Marketing managers need to understand the targeting and personalization methodology the models create. Product managers must understand the changes to processes and procedures that is recommended by AI technologies to ensure all of the required steps are in place for compliance purposes. And, risk managers need to feel comfortable that the assumptions made by models continue to reflect the cybersecurity requirements of the organization.
The need to upgrade the skills of the consumers of data and AI solutions usually is done by training existing employees of the organization. This is usually a much more efficient and less disruptive process than trying to train technology people the internal intricacies of an organization. In fact, research from the Digital Banking Report found that while very few organizations currently had the skills in place (17%), more than half the organizations (53%) were looking to reskill and retrain current employees.
Reflecting the significant need to improve current skills around data, machine learning and AI, financial institutions are also looking to hire from outside the organization (33%), and contract with current and new outside providers (50% and 43% respectively).
In an exclusive Banking Transformed interview of Gerald C. (Jerry) Kane, Professor of Information Systems at Boston College’s Carroll School of Management and co-author of the book The Technology Fallacy, there is a massive disparity between how well firms are developing talent within. “Only 10% of less digitally mature companies said they were doing enough to develop their employees to get the digital skills needed,” says Kane. “On the other hand, about 80% of the maturing companies said they were developing their talent within. That’s a huge jump there that distinguishes the leaders from the laggards.”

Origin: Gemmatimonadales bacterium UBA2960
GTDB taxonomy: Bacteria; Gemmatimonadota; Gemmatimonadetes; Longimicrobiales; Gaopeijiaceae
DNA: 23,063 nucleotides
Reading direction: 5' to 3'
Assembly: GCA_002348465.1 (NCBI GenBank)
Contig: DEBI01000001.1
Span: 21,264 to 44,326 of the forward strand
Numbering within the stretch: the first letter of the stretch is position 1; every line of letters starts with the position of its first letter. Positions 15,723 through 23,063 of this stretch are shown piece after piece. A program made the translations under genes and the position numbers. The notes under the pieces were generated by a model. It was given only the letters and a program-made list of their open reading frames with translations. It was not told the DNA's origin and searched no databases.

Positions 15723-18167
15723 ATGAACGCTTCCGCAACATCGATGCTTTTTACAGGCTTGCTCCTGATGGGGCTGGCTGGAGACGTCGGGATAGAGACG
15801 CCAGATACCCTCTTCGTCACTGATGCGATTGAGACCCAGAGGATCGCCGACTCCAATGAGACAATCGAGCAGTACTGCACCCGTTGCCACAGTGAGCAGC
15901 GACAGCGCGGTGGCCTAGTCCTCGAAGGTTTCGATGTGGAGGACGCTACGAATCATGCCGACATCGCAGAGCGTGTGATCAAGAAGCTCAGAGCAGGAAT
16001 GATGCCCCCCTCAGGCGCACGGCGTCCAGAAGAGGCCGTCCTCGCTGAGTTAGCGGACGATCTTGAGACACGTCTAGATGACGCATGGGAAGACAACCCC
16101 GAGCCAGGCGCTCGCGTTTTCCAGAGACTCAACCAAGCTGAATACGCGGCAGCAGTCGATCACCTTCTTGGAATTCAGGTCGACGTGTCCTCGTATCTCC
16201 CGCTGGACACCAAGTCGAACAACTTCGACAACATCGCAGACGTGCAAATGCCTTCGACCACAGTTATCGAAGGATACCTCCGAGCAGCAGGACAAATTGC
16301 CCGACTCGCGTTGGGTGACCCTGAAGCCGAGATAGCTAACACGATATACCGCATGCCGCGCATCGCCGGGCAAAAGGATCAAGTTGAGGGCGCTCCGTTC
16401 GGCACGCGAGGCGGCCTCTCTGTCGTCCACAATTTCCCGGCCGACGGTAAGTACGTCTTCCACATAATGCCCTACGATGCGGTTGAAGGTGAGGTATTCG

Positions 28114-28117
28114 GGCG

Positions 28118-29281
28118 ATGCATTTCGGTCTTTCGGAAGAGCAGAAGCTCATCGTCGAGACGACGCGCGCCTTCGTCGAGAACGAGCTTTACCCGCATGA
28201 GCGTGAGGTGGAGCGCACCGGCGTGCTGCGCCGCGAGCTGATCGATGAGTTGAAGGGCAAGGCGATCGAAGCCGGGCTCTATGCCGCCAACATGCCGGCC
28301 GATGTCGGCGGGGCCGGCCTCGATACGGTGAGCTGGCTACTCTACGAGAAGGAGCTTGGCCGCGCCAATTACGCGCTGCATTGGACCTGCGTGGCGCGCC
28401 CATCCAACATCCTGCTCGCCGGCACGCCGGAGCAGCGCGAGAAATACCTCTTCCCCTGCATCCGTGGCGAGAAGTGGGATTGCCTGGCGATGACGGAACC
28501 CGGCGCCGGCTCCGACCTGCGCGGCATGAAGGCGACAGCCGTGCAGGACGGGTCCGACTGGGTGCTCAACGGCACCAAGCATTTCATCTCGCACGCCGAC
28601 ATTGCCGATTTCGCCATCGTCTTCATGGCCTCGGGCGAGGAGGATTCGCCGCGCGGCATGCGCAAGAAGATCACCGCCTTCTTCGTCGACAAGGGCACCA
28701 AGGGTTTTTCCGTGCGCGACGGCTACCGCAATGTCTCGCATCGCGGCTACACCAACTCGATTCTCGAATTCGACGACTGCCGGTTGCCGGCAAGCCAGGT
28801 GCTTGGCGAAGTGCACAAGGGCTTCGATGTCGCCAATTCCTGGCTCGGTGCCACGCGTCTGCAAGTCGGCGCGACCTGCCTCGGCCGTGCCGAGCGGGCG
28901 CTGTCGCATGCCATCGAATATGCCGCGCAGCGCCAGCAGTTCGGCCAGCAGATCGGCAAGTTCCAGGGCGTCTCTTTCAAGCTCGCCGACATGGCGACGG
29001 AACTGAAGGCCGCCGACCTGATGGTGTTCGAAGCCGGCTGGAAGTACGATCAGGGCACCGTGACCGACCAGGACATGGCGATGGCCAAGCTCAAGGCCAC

Similarly, according to the 2019 MIT SMR-BCG Artificial Intelligence Global Executive Study and Research Report, organizations that actively help their existing teams gain AI skills are more likely, by 40 percentage points, to generate value from AI than companies that have not focused on reskilling. “AI winners are focused on organization-wide alignment, investment, and integration,” stated the research. This includes ongoing training and management support of personalized learning that goes beyond traditional skills training.
Embracing Change is Step One
Financial institutions must realize that change has never happened this fast … and will never happen this slowly again. With the onset of the pandemic, financial institutions globally needed to reset their strategic plans to reflect a world that will be using data, AI and machine learning in ways that was only imagined in the past. Not only are the technologies in place, but consumers and business clients expect experiences that reflect a much greater understanding of their relationships and needs.
According to Kane, adapting to this change is the business challenge of the 21st century. “We asked our respondents an open-ended survey question, giving them a blank box and said, ‘What is the biggest difference between doing business in a digital age versus a traditional one?’ 25% of survey respondents said the pace of change was the biggest challenge.”
In a world impacted by the digital transformation changes brought on by the COVID crisis, change itself is the defining business challenge of the 21st century, and how companies deal with that – how they address that – is going to be the key differentiator.
At the core of this will be how prepared employees, leaders and organizations are to embrace these changes.